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How to Prevent Healthcare Burnout in a Pandemic

Amidst the chaos that 2020 brought with it, there has been the soft but consistent hum of healthcare personnel working to treat those with and without COVID-19. Their days consist of helping the weak, explaining to families why they can't come in to see their loved ones, and being faced with patient after patient – risking the health of themselves and their families daily. Why? Because the call came, and they answered. Over the last several months, healthcare workers all over the nation and world have been faced with struggle and taking care of everyone else – but who's taking care of them? Burnout in the healthcare industry was a point of struggle long before COVID-19 but is something especially prevalent in the middle of a pandemic. It's time to find what works and adapt typical burnout prevention methods to the times.

"Symptoms" of Burnout in Medical Industry

Burnout is frustrating no matter the industry, but it can be a difference of life and death in the healthcare industry. The results of healthcare burnout are:

  • Mental instability (i.e. depression, anxiety, etc.)
  • Lack of professionalism
  • Patient dissatisfaction
  • Critical mistakes
  • Decline in physical health (often presenting as flu-like symptoms)

When healthcare workers are in such great demand, these repercussions should be minimized for the health of the healthcare worker as well as for patients. Investing in burnout prevention is investing in the health of the nurse, doctor, etc., but also investing in the health of patients by providing them with medical staff that is physically and mentally equipped to provide quality care.

How to Help Medical Personnel with Burnout

Burnout prevention cannot be promised, but it can and should be strived for. Though it may seem more difficult now, burnout prevention should be emphasized instead of looked over. Here are ways to prevent or minimize healthcare burnout during a pandemic.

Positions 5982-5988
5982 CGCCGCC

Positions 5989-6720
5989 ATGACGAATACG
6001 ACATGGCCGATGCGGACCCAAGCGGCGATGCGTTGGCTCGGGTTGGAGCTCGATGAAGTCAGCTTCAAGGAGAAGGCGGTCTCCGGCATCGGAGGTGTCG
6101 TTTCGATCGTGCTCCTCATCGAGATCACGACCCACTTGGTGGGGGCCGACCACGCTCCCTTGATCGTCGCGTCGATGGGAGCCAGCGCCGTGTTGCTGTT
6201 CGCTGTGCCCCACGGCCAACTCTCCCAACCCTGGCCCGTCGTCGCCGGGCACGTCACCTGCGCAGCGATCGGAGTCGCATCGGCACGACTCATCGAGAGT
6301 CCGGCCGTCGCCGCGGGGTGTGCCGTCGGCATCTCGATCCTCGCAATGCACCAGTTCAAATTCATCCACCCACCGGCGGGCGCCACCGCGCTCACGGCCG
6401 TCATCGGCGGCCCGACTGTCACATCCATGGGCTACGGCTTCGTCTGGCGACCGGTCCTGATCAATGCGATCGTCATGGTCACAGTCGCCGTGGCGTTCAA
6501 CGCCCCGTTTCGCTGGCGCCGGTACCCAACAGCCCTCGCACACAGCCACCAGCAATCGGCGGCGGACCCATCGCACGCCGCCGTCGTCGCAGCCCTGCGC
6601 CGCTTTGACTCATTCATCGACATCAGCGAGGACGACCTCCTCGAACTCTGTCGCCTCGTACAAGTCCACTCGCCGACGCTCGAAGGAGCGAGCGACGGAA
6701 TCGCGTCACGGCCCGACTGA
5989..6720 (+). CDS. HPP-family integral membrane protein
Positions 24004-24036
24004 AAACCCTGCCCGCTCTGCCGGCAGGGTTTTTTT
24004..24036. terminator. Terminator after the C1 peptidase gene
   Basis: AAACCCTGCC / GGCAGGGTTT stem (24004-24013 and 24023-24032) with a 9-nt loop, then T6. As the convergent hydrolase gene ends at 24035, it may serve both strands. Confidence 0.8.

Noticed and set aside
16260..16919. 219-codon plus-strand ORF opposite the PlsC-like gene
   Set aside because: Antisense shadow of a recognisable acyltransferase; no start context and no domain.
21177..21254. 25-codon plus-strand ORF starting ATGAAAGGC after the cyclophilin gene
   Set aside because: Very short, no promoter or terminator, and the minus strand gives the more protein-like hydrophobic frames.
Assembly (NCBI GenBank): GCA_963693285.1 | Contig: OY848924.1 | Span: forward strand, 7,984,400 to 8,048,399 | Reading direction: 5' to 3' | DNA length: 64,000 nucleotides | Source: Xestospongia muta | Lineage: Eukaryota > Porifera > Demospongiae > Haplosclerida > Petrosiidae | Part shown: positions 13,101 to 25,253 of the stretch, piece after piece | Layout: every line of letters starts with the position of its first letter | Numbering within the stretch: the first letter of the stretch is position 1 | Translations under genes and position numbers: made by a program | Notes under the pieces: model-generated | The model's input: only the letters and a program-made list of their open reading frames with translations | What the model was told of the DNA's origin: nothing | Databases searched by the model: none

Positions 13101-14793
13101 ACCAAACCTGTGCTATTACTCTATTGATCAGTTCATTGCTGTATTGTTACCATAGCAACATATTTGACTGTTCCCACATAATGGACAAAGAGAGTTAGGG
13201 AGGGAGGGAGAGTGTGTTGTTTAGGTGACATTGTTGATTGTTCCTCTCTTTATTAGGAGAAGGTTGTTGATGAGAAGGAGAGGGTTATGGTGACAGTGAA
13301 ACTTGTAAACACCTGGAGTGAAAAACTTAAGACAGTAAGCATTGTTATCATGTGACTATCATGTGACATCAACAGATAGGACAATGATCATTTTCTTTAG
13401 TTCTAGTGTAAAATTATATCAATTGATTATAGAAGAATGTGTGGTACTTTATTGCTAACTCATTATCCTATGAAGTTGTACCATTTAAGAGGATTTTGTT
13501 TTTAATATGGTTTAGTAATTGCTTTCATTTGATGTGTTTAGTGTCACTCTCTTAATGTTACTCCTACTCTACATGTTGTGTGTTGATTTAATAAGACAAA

Improve Workflow Design

As the pandemic has brought in a flood of patients, there was no choice but for the workflow to be changed. If it's already having to be changed, then why not do it right? As a workflow design is being restructured, it needs to be done with the well-being of healthcare workers in mind. The weight of the world is already on their shoulders because of their many patients, but they also have parents, spouses, and children to worry about. They can't bear this weight on their own.

Require Resilience Training

It may feel like there's no time for this but requiring resilience training for healthcare workers is needed now more than ever. It not only helps them learn how to better cope with the circumstances but also gives them a much-needed mental break from their emotionally draining days. Invest in this and require it of healthcare workers.

Social Events, Virtual-Style

Typically, HR representatives recommend planning social events to give workers something to do that isn't work-related. However, how does that work if you can't gather? Technology! Many companies have opted to create virtual happy hours for their employees to maintain social contact with their co-workers without them having to physically gather. Especially in the healthcare industry right now, having the opportunity to join something non-work-related is a big deal. Leverage technology and make it happen!

Emphasize the Open-Door Policy

Healthcare workers are human, and they need a safe place to let out their frustrations and exhaustion. Adopt an open-door policy if you don't already have one and make it known to your healthcare workers that it's safe for them to let their guard down with you. They're taking care of so many people, and they need someone to take a moment to take care of them.

Strong Leadership

In tough times, people need strong leaders who will provide them with consistent support and reliable information. It's important to leverage positions of leadership for the good of healthcare workers. Let them know that you're fighting for them while they fight for the lives of others. Leaders have the ability to make workers feel valued and seen, which helps them to extend that same sentiment towards patients and co-workers.

Stay Strong

Don't forget, not many of us have lived through something like this before. Everyone is doing their best. Healthcare workers are in an impossible situation and they need to be seen. This falls on the shoulders of leadership and should be taken very seriously. We're all human, we're all concerned, and we're all trying to navigate a new normal.

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